Chronic obstructive pulmonary disease (COPD) is a long-term lung disease that makes it hard to breathe. A leading cause of disability and death in the United States, more than 12.5 million people have been diagnosed, and millions more may have the disease without even knowing it. While there is no cure, knowing COPD’s early warning signs can lead to earlier treatment and may prevent its progression.
The American Lung Association, funded with support from the Centers for Disease Control and Prevention, is sharing the following insights to help Americans recognize the warning signs of COPD and take action:
Early Warning Signs of COPD
Not everyone has the same COPD symptoms, but some of the more common early warning signs and symptoms may include shortness of breath, a cough that may bring up mucus or phlegm, chest tightness, fatigue and reoccurring lung infections. People may think these symptoms are because of aging, smoking or being out of shape and become less active to avoid experiencing them. These signs and symptoms shouldn’t be ignored. Speak with your healthcare provider if you experience any of these symptoms and discuss any activities you are avoiding due to breathing difficulties.
Risk Factors and Diagnosis
Anyone can develop COPD, but people aged 40 or older and those who smoke or used to smoke are at higher risk. Cigarette smoking is the leading cause of COPD, however 1 in 4 people with COPD never smoked cigarettes. Secondhand smoke, air pollution, workplace exposures to dust, fumes and chemicals, and a genetic condition called alpha-1 antitrypsin deficiency (AATD) are also causes and risk factors for COPD.
People are often diagnosed at later stages of COPD when the disease has progressed because they delayed sharing their early symptoms with their healthcare provider. Everyone with risk factors and those experiencing early warning signs should talk to their healthcare provider about any breathing issues. It’s especially important for women to do so. Because COPD has been historically thought of as a “man’s disease” or an “old person’s disease,” women are sometimes misdiagnosed or receive a delayed diagnosis. But overall, more women are affected by COPD than men and the death rate is higher in women. In addition, women tend to develop the disease at a younger age.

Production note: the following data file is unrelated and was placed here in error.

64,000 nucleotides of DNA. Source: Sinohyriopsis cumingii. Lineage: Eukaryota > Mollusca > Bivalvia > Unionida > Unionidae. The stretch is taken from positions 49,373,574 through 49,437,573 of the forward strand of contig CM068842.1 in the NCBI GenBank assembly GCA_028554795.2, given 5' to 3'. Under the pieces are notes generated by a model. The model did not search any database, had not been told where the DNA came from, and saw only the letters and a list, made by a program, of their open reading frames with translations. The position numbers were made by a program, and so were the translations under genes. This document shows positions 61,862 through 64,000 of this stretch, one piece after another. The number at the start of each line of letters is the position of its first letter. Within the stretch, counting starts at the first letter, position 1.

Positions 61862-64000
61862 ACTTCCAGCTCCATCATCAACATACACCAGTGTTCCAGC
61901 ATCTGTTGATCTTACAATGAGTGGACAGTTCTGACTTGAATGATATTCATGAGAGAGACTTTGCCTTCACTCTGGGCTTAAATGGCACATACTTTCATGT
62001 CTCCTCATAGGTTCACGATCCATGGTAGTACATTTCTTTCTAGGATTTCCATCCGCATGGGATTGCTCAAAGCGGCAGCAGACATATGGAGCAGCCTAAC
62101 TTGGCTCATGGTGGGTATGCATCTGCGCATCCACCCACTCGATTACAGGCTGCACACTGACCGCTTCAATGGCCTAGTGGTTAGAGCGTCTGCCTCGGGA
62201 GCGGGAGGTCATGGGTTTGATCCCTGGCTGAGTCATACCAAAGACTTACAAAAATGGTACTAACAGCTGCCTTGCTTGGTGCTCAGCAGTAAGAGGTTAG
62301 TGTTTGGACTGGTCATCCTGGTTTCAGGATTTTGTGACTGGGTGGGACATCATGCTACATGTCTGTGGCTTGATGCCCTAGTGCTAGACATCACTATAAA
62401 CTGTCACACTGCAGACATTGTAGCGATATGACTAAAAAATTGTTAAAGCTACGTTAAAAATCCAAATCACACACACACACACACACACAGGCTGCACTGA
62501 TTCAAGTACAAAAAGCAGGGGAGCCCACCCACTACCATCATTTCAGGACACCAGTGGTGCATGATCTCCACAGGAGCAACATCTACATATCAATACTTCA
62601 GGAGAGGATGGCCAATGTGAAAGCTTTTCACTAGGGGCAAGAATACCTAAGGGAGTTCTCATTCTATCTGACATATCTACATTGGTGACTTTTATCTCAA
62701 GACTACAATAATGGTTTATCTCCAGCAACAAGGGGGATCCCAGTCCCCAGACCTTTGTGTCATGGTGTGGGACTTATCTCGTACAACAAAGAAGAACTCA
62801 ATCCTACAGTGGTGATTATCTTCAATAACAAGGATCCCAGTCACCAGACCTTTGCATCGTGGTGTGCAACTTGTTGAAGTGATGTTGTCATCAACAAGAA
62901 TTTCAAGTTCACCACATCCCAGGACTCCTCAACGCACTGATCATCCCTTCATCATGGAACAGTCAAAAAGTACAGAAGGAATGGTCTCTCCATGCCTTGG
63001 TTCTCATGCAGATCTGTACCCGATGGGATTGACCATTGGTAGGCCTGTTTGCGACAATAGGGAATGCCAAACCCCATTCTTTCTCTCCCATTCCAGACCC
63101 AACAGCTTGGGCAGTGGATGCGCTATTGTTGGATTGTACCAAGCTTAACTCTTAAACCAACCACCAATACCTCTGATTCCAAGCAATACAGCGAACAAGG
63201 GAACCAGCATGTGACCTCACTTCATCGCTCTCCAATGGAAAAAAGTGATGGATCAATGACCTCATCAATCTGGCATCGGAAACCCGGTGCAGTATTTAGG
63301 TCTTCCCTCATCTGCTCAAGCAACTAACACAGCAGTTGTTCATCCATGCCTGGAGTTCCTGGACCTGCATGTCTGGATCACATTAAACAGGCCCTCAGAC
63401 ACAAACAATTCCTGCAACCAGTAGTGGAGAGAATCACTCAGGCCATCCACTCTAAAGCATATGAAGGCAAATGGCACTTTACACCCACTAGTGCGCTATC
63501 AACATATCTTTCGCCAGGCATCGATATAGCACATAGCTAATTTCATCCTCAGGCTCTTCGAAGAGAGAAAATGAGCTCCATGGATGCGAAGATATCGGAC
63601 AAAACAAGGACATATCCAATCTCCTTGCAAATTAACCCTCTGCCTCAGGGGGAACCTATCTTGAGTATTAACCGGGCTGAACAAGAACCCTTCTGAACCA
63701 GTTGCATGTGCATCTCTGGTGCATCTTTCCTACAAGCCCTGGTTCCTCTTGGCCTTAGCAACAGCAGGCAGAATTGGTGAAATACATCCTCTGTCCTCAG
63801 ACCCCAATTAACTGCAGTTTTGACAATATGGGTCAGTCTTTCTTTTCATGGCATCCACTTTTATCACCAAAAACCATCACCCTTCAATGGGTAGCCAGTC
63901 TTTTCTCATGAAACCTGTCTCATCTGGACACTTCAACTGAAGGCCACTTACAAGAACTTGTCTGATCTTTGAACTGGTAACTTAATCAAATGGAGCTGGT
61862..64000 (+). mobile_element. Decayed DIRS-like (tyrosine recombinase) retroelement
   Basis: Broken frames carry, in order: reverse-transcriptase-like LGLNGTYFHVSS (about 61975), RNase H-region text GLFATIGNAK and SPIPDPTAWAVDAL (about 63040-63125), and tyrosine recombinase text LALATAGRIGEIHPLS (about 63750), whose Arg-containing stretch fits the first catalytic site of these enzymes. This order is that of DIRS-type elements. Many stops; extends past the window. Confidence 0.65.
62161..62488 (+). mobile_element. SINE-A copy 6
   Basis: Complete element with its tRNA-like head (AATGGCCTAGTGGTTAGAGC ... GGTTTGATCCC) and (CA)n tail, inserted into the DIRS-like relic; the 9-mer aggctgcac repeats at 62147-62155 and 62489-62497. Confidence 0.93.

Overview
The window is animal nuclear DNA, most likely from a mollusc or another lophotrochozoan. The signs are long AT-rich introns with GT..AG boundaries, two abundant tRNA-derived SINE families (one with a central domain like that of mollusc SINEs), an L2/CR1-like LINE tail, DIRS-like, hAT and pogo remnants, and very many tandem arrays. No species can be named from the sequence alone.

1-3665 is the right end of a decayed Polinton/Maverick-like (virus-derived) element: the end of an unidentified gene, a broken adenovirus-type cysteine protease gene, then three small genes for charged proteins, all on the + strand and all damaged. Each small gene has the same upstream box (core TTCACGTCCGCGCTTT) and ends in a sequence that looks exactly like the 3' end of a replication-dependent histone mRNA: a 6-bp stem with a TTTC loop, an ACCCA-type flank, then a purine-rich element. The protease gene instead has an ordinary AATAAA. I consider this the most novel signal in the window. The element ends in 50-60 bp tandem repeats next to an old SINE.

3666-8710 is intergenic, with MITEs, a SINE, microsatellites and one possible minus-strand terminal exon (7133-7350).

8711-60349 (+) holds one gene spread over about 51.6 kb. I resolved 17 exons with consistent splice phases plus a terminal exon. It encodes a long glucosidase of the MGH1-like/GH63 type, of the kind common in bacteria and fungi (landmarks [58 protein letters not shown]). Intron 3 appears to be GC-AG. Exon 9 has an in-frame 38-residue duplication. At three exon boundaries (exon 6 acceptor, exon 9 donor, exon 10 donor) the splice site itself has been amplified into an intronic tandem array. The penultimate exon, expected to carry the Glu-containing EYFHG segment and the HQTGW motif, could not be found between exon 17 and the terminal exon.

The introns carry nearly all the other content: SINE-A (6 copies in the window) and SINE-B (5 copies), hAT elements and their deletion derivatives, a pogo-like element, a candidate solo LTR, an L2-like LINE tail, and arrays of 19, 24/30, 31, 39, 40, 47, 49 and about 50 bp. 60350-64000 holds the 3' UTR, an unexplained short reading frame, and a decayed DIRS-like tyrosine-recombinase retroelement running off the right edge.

To diagnose COPD, the healthcare provider will evaluate symptoms, gather a complete health history, conduct a health exam and perform a pulmonary function test called spirometry. The results of the spirometry test can determine if you have COPD.
In addition to treatment, certain lifestyle changes may make a difference, as patients living with COPD know firsthand. After being diagnosed with stage 2 COPD in the wake of a COVID-19 infection, Bob F. partnered with his doctor and started monitoring his breathing at home and leaned into exercise. His hard work has paid off, with his last pulmonary function test showing that the disease has not progressed, and he is in better overall shape than before.
“Most of the advice you should follow is no different than what doctors tell us all. Eat right, exercise, sleep, drink plenty of water, manage your weight and don’t smoke. If you do these things, you may slow the progression of your COPD,” says Bob.
But you shouldn’t wait until a COPD diagnosis to make these changes. Lifestyle changes like quitting smoking, avoiding secondhand smoke and reducing your exposure to air pollution may reduce your risk for developing COPD. If you are experiencing shortness of breath or other respiratory symptoms, do not delay talking to your healthcare provider about your symptoms or COPD risk factors. For more information about COPD, visit Lung.org/COPD.